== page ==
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Insight into Appetite – with Emily Rosen

Emily Rosen 12-17

Insight into Appetite – with Emily RosenAppetite is an absolutely fascinating topic. I love it. In fact, a lot of people forget to love their appetite. These days, it seems like for far too many people, appetite is something we tend to fight. We don’t give it a lot of love. And for that reason, it’s a little harder for appetite to love us back.

I’m going to share with you some insights into appetite.

My objective is for you to come away more empowered and informed about this natural and necessary function of human physiology. With some simple mind body nutrition distinctions and a deeper understanding, you can learn to master this aspect of eating and nourishment in a way that’s much easier than you might think.

So let’s get down to business:

If you’re the kind of person that spends even one moment in opposition to your appetite, fighting it, cursing it, trying to control it, being mad at it, or believing that in any way shape or form that appetite is your problem – then we need to do an intellectual intervention with you immediately. You’re going down a dead-end road.

In fact, your strategy of fighting appetite when it comes to over eating, binge eating, weight issues, and any unwanted eating challenge has almost assuredly been ineffective. Fighting or controlling appetite can last us for a very short period of time. But after that, the natural need of the body takes over. You can only hold your breath for so long. Just because you can hold your breath for three or four or five minutes, means nothing. Eventually, the body’s desire for oxygen supersedes any other strategy we might try.

So here’s what I’d like you to get at deepest level of your understanding and your being:

  • Appetite is natural
  • Appetite is your friend
  • Appetite is not something to fight

Here’s some interesting mind body science facts about appetite:

The moment you fight your appetite, the moment you think it’s the enemy, the moment you try to artificially control it by limiting the amount of food or nutrition that your body truly needs – we go into a physiologic stress response.

Brain and body literally enter into survival mode. The brain registers a lacking nutrition. It thinks it’s starving. The brains imperative is to keep us alive. And therefore our appetite screams louder. That’s because appetite is designed to remind us that we need to eat. If this basic physiologic alarm clock didn’t exist inside us, we could easily forget to eat and starve. That’s why the intelligence of the universe has compassionately given us a lovely taste and desire for food.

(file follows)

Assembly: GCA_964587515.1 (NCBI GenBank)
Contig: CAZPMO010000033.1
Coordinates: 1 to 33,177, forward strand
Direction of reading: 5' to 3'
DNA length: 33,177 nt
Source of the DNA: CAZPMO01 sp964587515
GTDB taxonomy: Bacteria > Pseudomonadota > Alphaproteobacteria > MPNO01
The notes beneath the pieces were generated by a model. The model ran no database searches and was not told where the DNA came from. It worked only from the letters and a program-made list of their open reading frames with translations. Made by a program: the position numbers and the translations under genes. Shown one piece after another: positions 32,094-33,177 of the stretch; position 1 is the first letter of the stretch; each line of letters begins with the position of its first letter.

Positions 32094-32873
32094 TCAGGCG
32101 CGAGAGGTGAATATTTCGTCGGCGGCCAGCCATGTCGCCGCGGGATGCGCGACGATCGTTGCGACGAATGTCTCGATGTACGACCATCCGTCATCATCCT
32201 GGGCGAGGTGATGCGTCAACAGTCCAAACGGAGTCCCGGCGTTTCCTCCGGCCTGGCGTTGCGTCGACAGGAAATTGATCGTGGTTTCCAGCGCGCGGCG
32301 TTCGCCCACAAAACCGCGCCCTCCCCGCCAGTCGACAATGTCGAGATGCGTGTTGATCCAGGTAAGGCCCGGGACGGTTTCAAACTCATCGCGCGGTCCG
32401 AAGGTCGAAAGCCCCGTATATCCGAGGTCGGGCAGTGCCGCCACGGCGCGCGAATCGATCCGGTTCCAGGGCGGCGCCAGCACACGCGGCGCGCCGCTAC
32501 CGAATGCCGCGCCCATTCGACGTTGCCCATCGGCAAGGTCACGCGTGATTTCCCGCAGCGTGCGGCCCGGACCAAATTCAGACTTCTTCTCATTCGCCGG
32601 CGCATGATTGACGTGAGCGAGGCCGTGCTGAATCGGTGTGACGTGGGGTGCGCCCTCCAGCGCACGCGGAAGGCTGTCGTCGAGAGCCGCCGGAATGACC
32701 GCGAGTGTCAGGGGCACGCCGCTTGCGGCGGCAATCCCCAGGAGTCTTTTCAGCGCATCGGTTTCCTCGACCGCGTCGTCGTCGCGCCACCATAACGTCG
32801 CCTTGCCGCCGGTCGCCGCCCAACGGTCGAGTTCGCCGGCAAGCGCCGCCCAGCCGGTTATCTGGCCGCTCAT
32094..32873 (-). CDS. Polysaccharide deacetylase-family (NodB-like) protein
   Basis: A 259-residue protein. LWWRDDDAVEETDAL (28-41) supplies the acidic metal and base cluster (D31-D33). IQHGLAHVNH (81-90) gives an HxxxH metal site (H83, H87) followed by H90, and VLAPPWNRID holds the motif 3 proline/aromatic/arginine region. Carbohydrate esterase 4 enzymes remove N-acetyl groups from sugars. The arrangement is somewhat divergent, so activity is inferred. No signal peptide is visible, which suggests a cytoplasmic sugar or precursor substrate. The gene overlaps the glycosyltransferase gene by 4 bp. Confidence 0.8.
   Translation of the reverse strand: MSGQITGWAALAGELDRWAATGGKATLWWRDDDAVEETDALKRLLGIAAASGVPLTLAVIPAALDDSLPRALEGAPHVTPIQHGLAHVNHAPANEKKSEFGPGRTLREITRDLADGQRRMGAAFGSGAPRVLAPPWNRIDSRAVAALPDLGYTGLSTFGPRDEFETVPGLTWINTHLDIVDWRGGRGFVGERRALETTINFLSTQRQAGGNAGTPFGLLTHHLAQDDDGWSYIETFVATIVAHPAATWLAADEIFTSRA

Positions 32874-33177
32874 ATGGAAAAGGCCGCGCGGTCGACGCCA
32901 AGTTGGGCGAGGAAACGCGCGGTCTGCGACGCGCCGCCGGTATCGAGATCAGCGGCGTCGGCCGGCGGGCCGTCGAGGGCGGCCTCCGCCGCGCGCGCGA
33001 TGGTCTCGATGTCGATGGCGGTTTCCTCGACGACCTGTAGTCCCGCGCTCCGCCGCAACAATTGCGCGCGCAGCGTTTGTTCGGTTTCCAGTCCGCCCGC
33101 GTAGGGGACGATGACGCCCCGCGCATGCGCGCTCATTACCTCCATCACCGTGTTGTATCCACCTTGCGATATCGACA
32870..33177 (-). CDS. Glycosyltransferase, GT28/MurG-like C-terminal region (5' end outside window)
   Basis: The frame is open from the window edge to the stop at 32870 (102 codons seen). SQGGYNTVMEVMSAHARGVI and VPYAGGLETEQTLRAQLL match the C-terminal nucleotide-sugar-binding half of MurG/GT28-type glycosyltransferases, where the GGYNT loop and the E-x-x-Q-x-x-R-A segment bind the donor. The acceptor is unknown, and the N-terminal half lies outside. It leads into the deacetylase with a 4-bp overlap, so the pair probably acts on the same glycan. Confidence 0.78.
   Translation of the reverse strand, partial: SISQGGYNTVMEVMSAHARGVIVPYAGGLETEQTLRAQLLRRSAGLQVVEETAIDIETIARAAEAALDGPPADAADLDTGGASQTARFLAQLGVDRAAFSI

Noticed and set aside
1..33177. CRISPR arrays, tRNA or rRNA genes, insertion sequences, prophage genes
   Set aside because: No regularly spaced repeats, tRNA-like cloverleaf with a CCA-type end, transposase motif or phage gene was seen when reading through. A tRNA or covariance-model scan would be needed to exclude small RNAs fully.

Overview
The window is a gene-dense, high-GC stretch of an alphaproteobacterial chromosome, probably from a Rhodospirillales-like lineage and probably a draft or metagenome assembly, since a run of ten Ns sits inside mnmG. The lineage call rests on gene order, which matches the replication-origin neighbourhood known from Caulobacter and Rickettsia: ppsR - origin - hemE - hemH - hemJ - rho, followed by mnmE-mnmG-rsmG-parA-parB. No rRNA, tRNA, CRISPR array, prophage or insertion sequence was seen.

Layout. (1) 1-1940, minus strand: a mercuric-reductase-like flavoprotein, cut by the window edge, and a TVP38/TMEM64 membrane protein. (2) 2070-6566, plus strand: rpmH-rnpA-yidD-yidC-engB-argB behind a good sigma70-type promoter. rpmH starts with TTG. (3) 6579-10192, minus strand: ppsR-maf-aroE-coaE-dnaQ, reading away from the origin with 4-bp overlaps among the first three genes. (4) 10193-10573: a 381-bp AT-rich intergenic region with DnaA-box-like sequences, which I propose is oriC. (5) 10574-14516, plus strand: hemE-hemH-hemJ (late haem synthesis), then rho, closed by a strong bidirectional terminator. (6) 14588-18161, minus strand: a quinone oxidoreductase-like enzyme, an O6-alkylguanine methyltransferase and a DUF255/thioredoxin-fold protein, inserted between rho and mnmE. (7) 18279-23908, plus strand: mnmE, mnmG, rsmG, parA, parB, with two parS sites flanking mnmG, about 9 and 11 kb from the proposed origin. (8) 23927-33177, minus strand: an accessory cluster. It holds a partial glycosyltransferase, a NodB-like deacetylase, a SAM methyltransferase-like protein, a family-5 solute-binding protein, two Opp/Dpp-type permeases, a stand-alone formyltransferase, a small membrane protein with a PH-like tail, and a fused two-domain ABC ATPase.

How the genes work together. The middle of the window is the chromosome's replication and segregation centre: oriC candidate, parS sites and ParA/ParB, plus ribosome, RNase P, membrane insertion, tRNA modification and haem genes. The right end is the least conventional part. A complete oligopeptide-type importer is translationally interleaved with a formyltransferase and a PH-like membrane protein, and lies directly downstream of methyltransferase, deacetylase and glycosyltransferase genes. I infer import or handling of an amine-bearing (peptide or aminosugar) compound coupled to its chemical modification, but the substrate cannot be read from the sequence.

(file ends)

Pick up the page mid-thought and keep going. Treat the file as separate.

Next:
The beauty of this is, there is a natural flow to appetite.

It has its own ebbs and tides, just as any natural phenomenon has in the known universe.

Now, when we try to artificially control appetite and suppress it in the interests of losing weight or maintaining it, the stress response that’s activated has a number of interesting effects on the body.

First, appetite will start to scream loudly. From there, it’s easy for us to go into even more anxiety and stress because we can start to believe that we are willpower weaklings because here we are trying to control our appetite, and it’s getting even worse.

Can you see the absolute insanity of this set-up? It’s no different than saying I’m going to artificially control my thirst mechanism, and whenever you’re thirsty you try to suppress it, but the body screams louder for more water – and then you decide that you’re a willpower weakening because you can’t control your need for water. That’s how silly we look and sound when we try to control appetite.

Next, the stress response created when the body is hungry and we are trying to override that hunger will produce more insulin and cortisol – both of these hormones when secreted in excess, day in and day out, will signal most human bodies to store weight, store fat, and not build muscle. This is the exact opposite of what we are trying to get by suppressing our appetite.

How’s that for a fascinating metabolic surprise?

In addition, while our stress response is screaming at us to eat more food because the body is starving from our artificial appetite control – that same stress will cause us to lose finer distinctions around our appetite. In other words, the body is simply screaming hungry – give me food at all costs.

In such moments, brain and being will NOT be wise enough to say to us “hey, you should be slowing down, you should be relaxing, you’ve artificially limited your food supply, what you need is a nice healthy salad and some good healthy protein and some good healthy fat.”

In those stress and survival moments, the brain is screaming at us to eat anything. And what often results is we’ll be physiologically driven to eat whatever we can get right now no matter what it is. A starving body will demand anything, even the worst quality junk food. It doesn’t care at that point. It just wants food. So from a psychophysiologic perspective, the brain loses its ability in stress induced hunger to

distinguish the fine nuances of what would be the best food for our body. And so it’s likely that we can reach for the exact foods – usually junk foods or sugar – that would have us eating more than we need, perhaps make us feel ill, and likely make us feel guilty.

The remedy:

  • Make appetite your friend.
  • Stop fighting.
  • Stop working against yourself.
  • Welcome your natural need for food back to the table.
  • Get with the program of life, and life will nourish you in a good way.

It’s time to trust.

I hope this was helpful.



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